Ontario Government injects $60 Million into small businesses struggling with the COVID-19 pandemic
Eastern Canada

Ontario Government injects $60 Million into small businesses struggling with the COVID-19 pandemic

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New measures will help businesses reopen safer, rehire faster and recover from COVID-19

TORONTO — The Ontario government is continuing to help businesses rebuild, reinvest, and create good jobs across the province. Today, Prabmeet Sarkaria, Associate Minister of Small Business and Red Tape Reduction, announced Ontario’s Main Street Recovery Plan and intends to introduce the Main Street Recovery Act, 2020, proposed legislation that would support small businesses and modernize rules to allow them to innovate and meet the challenges of today. If passed, the act will remove hurdles faced by small businesses and allow them to pursue new opportunities — while maintaining or enhancing protections for public health, safety, and the environment.

The plan includes:

  • A one-time grant of up to $1,000 for eligible main street small businesses — in retail, food and accommodations, and other service sectors — with two to nine employees to help offset the unexpected costs of personal protective equipment (PPE);
  • Ontario’s Small Business COVID-19 Recovery Network, which links 47 Small Business Enterprise Centres across the province as places where small businesses can access tailored advice and information on local, provincial and federal programs;
  • Digital Main Street Squads to help small businesses grow online;
  • Mental health supports for families, frontline workers, young people, children, and Indigenous communities;
  • Ontario’s Small Business Recovery Webpage to provide single window access to small business supports.

“Small businesses are the backbone of Ontario’s economy, and our government will always be in their corner. Through more than 100 virtual roundtables and discussions with small business owners, their employees, local leaders, and economists from all over Ontario, I’ve heard directly about the extraordinary sacrifices small businesses have made to keep their employees safe, their customers confident, and their communities strong,” said Minister Sarkaria.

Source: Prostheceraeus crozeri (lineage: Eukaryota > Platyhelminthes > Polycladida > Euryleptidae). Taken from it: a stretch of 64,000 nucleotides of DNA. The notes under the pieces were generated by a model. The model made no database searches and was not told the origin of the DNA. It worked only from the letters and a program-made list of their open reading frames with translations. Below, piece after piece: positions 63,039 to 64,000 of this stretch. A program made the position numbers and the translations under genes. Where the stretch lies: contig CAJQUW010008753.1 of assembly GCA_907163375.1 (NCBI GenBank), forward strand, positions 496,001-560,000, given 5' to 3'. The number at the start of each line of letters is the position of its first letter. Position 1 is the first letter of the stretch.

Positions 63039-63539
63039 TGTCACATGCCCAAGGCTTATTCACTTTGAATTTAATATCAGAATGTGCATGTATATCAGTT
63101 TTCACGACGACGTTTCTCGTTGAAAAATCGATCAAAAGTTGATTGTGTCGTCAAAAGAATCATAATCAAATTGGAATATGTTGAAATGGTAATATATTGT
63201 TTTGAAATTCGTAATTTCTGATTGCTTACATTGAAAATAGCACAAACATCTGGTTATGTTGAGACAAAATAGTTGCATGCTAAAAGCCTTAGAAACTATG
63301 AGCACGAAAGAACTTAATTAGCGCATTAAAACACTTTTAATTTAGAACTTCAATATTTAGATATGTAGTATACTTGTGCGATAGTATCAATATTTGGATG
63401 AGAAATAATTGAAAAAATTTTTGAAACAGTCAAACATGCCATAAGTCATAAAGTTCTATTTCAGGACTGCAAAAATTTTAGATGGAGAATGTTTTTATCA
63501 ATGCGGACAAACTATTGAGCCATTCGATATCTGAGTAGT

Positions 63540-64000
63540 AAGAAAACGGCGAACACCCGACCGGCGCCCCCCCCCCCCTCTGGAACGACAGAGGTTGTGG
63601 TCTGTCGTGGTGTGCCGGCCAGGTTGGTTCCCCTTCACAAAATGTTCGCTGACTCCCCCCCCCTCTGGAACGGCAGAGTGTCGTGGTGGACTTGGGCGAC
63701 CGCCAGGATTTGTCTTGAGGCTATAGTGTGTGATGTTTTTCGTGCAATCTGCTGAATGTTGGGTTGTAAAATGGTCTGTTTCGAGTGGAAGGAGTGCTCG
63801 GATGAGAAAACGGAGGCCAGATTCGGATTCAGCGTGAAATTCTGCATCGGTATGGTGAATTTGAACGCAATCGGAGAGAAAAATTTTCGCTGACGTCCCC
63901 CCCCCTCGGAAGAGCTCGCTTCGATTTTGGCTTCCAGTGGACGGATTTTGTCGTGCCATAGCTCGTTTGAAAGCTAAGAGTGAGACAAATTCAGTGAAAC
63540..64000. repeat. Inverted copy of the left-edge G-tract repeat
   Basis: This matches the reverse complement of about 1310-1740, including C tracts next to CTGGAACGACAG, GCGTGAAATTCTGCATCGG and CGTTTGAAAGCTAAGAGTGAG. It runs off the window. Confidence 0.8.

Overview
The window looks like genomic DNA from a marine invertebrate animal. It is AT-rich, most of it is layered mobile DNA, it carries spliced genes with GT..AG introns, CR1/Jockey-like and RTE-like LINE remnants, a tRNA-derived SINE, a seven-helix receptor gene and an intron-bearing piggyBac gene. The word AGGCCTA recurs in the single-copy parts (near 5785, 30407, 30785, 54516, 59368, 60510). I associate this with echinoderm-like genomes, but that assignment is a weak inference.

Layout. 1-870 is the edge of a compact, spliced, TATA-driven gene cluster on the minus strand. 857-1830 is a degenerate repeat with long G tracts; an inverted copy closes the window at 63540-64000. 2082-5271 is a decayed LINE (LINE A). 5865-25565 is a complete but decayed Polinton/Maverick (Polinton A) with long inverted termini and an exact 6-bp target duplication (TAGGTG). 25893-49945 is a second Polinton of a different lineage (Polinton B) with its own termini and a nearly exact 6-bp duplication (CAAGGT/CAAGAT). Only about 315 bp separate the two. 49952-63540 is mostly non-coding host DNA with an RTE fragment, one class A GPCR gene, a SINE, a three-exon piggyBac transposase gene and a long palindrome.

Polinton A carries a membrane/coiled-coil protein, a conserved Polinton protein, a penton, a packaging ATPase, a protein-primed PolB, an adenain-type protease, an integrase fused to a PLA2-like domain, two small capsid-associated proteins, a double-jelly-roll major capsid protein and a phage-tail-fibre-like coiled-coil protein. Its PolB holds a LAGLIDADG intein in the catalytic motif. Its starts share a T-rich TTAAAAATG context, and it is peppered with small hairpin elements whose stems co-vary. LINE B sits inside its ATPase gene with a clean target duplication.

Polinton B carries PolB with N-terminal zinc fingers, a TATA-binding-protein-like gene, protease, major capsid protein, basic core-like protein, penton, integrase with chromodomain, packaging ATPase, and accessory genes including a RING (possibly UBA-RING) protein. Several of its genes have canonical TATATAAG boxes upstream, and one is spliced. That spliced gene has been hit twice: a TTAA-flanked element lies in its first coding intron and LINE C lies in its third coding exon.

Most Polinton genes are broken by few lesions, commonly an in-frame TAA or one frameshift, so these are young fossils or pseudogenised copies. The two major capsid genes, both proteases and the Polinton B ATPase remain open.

The plan’s regulatory and legislative changes, if passed, will:

  • Commit to exploring options to permanently allow licensed restaurants and bars to include alcohol with food as part of a takeout or delivery order before the existing regulation expires;
  • Permanently allow 24/7 deliveries to businesses that include retail stores, restaurants, and distribution facilities;
  • Support the distribution of local food and food products by increasing the range of products sold at the Ontario Food Terminal;
  • Enable Community Net Metering demonstration projects to help support local communities to develop innovative community projects like net-zero or community micro-grids;
  • Modernize the Assistive Devices Program;
  • Support Ontario’s Taxi and Limousine Industry by increasing fines for illegal operators.

“Providing new, easy-to-use, and innovative tools, like our Small Business Recovery Webpage, will give them the information they need to reopen safely and rebuild better in one central location. It’s another way we’re building a smarter government,” said Peter Bethlenfalvy, President of the Treasury Board and Minister Responsible for Digital and Data Transformation

The Ontario government has identified close to 400 legislative roadblocks that are unique to small businesses and has already acted on 50 temporary regulatory changes that will help them remain open during the pandemic.

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